SANTIAGO – (Reuters) – A Chilean indigenous group will likely ask the Supreme Court to review a lower court decision on Barrick Gold Corp’s Pascua-Lama gold mine, because the ruling does not go far enough to protect the environment, a lawyer representing the group told Reuters on Thursday.
The appeal will probably also seek a re-evaluation of the suspended $8.5 billion project and ask that Barrick present a new environmental impact assessment study, a potentially lengthy and costly process, the lawyer, Lorenzo Soto, added.
The Copiapo Court of Appeals on Monday ordered a freeze on construction of the project, which straddles the Chile-Argentine border high in the Andes, until the company builds infrastructure to prevent water pollution.
“It’s very likely we appeal the decision,” Soto said. “What we’re interested in is that the project be re-evaluated. What is optimal, in our opinion, is for the project to present a new environmental impact assessment.”
Soto said the decision on whether to appeal would be made on Friday. The Diaguita indigenous group has until Monday to file with the court, he added.
Environmental and social groups say the mega mining project will damage pristine glaciers, strain and pollute water supply and harm agricultural activity in the area.
Barrick declined to comment on a potential appeal by the Diaguita community.
While a copper boom has buoyed Chile’s economic growth, many Chileans feel metal profits haven’t benefited them and that massive mining operations have polluted the environment.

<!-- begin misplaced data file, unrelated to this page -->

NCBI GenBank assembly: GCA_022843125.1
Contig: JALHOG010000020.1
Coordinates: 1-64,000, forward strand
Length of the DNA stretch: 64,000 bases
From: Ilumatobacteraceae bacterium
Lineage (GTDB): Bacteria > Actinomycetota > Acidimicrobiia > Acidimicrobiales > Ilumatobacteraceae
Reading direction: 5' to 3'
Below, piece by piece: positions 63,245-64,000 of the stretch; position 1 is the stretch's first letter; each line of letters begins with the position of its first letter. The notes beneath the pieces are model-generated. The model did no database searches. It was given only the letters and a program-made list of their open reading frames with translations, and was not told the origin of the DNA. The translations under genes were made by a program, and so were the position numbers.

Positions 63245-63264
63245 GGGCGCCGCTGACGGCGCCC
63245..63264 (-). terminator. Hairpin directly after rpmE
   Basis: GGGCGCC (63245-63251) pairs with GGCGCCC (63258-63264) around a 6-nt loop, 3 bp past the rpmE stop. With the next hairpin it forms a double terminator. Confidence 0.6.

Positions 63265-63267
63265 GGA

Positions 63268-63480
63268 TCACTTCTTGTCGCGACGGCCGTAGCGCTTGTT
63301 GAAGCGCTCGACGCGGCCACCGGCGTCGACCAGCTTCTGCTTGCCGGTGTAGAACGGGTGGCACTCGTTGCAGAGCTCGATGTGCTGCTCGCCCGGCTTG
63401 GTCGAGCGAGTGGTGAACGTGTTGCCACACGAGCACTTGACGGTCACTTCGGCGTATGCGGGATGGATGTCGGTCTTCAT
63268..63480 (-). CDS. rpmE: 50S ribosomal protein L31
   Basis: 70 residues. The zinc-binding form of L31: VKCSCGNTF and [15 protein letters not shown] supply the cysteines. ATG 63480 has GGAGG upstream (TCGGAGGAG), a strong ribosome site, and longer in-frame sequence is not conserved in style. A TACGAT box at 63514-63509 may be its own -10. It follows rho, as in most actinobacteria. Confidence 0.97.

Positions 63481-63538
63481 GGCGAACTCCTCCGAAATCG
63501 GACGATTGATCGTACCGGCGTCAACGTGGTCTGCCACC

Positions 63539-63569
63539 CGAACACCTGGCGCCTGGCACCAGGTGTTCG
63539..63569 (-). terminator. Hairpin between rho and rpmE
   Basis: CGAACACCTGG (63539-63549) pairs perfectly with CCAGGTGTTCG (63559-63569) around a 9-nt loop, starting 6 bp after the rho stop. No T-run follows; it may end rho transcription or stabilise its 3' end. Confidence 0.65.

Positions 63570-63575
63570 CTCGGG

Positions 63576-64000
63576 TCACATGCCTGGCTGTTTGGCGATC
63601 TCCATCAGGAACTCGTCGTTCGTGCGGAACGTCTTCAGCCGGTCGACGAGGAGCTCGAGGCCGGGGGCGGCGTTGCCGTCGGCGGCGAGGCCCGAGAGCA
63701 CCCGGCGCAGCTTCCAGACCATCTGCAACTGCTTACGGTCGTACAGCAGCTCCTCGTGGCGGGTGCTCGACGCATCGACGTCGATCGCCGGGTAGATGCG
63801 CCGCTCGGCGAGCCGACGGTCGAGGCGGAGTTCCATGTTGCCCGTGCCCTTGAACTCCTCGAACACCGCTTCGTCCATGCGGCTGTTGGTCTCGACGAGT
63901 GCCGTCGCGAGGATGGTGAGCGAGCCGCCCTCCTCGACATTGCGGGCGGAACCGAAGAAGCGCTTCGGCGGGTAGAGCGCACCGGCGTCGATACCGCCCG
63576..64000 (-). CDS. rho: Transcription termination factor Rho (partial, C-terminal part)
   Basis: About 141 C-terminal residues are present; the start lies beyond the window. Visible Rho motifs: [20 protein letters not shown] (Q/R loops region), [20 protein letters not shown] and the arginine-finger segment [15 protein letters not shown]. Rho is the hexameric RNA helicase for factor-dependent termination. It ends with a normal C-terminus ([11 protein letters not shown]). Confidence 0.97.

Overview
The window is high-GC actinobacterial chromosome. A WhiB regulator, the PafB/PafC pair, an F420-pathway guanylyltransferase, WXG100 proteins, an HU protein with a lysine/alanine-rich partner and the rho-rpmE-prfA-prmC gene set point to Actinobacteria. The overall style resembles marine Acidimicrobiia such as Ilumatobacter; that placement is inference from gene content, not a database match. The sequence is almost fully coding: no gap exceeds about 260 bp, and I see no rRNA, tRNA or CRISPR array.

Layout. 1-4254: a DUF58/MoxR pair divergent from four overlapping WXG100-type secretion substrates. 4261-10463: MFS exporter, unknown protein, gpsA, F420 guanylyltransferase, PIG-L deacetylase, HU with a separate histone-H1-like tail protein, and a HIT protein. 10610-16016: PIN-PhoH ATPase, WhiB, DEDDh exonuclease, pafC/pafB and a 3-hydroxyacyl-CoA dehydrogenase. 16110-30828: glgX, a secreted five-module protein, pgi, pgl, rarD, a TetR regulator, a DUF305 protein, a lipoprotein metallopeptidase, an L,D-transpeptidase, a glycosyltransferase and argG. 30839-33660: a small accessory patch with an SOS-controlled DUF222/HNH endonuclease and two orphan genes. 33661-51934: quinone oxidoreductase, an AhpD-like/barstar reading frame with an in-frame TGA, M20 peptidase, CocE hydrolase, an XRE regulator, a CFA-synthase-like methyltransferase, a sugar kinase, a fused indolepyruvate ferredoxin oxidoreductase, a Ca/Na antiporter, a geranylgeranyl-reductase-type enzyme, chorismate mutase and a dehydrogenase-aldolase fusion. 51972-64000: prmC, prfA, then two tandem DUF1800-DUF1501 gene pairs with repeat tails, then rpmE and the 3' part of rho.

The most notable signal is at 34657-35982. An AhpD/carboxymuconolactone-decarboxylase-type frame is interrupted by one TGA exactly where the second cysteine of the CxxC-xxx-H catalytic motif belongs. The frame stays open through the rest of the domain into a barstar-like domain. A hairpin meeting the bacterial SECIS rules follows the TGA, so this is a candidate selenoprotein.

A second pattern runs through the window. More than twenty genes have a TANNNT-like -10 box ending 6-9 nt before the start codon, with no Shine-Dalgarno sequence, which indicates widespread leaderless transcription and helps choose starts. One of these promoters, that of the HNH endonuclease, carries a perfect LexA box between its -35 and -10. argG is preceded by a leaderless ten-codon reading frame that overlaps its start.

Chile’s environmental regulator suspended Pascua-Lama in May, citing major environmental violations, and asked the Toronto-based miner to build water management canals and drainage systems. The Copiapo court’s orders are broadly in line with the regulator’s requirements, which Barrick has said it is committed to meeting.
Given the Andean country’s complex legal system and new environmental regulator, it is hard to predict what will happen to Pascua-Lama, originally forecast to produce 800,000 to 850,000 ounces of gold per year in its first five years of full production.
But experts agree the world’s top gold miner is facing a protracted legal battle in Chile, where Pascua-Lama is one of the most unpopular mining projects.
“The fact that the Diaguitas won their case unanimously in the Copiapo court sets a complicated precedent (for the project)should the case land in the Supreme Court,” said Juan Carlos Guajardo, head of mining think tank CESCO. “The most serious situation for Pascua-Lama would be to have to do another environmental impact study.”
Chile’s Supreme Court rejected a planned $5 billion Central Castilla thermo-electric power plant last year, citing environmental reasons.
“There could be a big risk there” for Pascua-Lama, said Winston Alburquenque, a natural resources law professor at the Universidad Catolica. But ordering a new study be conducted would be “an extreme” measure for a mega project that is already being built, he stressed.
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